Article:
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12201  General Politics / Individual Politics / Re: Why are conservatives conservative? on: November 05, 2006, 09:41:38 pm
Much to respond to.


For me:
1.Appreciation for Western Culture
2.I support capitalism
3.I was raised in somewhat culturally conservative.  (hard to say what it is, but neighborhood, parents, status, other influences)

"Western Culture" is an amorphous term beyond certain things such as awareness of Greek philosophical traditions and early Judeo-Christian ones, and the heritage of the Enlightenment. Conservatives and liberals merely emphasize different aspects of that. Neither is more Western. Western European culture is very different from American, for example. Also, the culture in the West has changed over the centuries, with the latter manifestations no less 'Western' than the former. Both 19th century Victorian culture and 1960's counterculture were very Western. However, with the advent of globalization, all cultures are being intermixed to a larger degree than before. A hip-hop style of music that originated in New York City in the 1970s twenty years later makes it to South Korea. Or an style of animation that originated in Japan becomes a hit in the United States. No one is forced into accepting these things, but greater cultural exchange does help spread ideas that people like.

Only a small minority of extremists don't support 'capitalism'.   

I don't like how Eastern philosophy, gray morality, and the like infiltrate this country.  I don't like the concept that because I was born in America with male genitalia and white skin and the fortune of having loving middle-upper class parents means automatically that I should automatically be ashamed of who I am-as so much of what I hear seems to insinuate that.  I don't owe anything to society-as society doesn't owe anything to me.

Who has said you should feel ashamed? Most of us are all in the same boat as you, essentially. That doesn't mean we can't acknowledge that some people have a better shot at life starting out than others. I would say society does "owe" you and every person something. It owes everyone the guarantees of the Bill of Rights, for starters. And ideally, each citizen should have a genuine shot at fiscal security, access to medical care, and certain basic things.

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I WISH only a small minority of extremists don't support capitalism.  Considering the hundreds of government programs, the 25% income tax for the middle class, in addition to state/city income tax property tax, sales tax, regulations, protective tariffs, social security taxes, and medicare taxes-I do have good reason to gripe with those that undermine ability to make money.  This is not to say we should abolish all taxes, but there was a time in this country that taxes were significantly less.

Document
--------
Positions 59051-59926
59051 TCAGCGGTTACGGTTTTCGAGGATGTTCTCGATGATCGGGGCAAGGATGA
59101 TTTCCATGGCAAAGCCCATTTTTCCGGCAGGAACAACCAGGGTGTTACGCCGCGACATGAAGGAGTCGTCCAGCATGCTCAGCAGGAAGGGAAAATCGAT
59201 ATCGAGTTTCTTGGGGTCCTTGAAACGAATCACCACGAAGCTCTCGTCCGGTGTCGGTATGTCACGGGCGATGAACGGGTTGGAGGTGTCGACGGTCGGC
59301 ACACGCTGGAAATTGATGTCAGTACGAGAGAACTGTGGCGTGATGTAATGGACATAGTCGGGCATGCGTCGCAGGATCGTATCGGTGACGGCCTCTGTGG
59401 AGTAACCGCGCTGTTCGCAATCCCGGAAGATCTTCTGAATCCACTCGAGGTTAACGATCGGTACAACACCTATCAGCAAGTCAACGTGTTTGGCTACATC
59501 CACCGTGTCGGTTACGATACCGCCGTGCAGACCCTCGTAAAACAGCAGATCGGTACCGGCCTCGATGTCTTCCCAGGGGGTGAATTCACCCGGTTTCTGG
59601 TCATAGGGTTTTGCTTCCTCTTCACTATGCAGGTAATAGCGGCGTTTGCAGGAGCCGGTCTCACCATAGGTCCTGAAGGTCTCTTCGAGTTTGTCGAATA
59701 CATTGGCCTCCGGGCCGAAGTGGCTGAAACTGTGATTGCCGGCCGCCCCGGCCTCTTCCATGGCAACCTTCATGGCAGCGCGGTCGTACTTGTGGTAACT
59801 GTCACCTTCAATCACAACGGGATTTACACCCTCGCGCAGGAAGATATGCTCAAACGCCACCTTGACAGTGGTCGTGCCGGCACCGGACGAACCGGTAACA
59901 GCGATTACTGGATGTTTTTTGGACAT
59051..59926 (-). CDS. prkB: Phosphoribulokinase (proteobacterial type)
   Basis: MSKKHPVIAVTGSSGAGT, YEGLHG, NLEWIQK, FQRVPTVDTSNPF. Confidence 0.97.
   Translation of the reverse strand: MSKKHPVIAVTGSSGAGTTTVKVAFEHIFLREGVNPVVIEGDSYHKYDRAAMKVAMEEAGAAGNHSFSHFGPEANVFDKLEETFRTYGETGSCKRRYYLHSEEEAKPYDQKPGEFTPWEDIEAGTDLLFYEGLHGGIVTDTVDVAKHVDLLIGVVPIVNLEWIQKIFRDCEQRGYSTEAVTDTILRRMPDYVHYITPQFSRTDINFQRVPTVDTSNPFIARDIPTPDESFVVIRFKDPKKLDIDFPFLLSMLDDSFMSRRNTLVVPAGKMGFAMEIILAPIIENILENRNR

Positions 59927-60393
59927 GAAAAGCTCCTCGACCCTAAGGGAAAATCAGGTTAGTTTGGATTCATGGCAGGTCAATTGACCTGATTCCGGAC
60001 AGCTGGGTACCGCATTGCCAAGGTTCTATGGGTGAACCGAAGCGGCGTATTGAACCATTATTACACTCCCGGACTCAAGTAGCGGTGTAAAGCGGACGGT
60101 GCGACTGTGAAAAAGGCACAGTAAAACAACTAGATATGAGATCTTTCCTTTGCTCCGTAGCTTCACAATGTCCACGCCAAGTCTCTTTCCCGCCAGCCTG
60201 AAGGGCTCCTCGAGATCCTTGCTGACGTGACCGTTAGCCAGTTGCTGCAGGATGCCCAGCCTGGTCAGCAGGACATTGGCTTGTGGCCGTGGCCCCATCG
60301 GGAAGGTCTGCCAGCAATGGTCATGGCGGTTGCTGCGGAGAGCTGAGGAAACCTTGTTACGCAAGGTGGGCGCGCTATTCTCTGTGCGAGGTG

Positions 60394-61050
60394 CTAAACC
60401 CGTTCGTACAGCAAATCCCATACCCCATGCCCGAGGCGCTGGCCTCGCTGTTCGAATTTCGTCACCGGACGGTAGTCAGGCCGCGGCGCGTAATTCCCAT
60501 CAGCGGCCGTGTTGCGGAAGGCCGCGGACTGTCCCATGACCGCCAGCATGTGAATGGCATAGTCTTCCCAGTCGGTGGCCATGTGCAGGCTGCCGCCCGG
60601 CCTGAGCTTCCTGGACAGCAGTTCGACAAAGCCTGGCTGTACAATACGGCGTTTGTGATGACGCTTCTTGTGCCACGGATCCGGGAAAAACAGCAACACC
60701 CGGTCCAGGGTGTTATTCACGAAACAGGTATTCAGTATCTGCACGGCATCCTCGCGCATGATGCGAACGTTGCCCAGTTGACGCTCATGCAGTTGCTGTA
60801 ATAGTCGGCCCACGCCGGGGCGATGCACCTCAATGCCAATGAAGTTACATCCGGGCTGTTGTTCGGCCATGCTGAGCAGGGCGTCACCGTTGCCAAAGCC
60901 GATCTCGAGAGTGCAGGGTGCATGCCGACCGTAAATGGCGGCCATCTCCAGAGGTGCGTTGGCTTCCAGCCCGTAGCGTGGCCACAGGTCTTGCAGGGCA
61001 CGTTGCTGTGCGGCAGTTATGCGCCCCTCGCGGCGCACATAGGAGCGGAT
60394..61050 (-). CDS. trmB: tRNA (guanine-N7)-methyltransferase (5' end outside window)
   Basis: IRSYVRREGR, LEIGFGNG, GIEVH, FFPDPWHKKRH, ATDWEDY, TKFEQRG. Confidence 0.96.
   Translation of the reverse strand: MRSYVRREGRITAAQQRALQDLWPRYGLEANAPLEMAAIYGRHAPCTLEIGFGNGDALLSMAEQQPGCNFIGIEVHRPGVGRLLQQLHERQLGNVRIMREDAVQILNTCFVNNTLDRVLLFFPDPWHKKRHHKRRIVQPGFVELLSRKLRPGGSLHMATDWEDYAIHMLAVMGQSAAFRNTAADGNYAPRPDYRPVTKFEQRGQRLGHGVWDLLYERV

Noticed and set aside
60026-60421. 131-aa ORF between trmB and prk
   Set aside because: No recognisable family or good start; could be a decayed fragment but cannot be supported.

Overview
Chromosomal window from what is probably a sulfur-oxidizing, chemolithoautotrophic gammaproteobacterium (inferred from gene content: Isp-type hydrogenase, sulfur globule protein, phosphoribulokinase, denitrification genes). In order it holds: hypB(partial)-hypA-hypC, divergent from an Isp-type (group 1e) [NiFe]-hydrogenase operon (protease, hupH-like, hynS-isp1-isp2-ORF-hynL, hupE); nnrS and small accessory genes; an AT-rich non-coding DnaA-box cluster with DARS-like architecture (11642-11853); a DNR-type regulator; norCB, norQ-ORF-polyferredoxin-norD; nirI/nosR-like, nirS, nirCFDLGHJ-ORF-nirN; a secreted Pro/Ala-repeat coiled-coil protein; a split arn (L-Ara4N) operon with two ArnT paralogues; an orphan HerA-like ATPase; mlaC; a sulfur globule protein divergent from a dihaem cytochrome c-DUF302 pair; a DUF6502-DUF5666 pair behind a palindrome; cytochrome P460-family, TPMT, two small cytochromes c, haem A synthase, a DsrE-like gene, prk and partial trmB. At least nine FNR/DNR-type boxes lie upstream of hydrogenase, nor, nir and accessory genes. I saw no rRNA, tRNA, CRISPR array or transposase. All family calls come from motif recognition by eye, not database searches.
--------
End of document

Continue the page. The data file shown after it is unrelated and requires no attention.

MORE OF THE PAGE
The problem is that these taxes and the services they support help prop up capitalism in a democratic system by spreading its benefits around to more people. Without some government safety net, people wouldn't support capitalism-- they would feel economic insecurity and vote in economic populists who would do even more damage to capitalism than current soft government regulations. That's the inherent tension between a democratic system that guarantees one vote for each person and a capitalist system that tends to concentrate wealth (and if you get rid of democracy altogether, you invite violent revolution). Without some kind of compromise, the system isn't going to be stable. Bringing the benefits of capitalism to society at large through a basic safety net can also be looked at as a good in itself.
12202  Forum Community / Forum Community / Re: most/least down to Earth posters on: November 05, 2006, 09:14:44 pm
most- dazzleman, Nym, Al, Dibble, JJ, BrandonH, Colin, Dr Cynic, Gabu, Nick, Walter, Texasgurl,  TCash, James, States, Preston, Hugh and many others.

least- myself, lol. Really, I dont know. A18 maybe, but I suspect he's more down to earth in real life.
12203  General Politics / Individual Politics / Re: Why are conservatives conservative? on: November 05, 2006, 09:05:05 pm
Beet, I just don't agree with you last statement at all.

I can make and have made all sorts of secular arguments about why liberal policies aren't good.  You're simply stereotyping conservatives, not that some conservatives haven't made it easy for you.  But most conservatives I know don't rely on biblical rationale for the policies they support.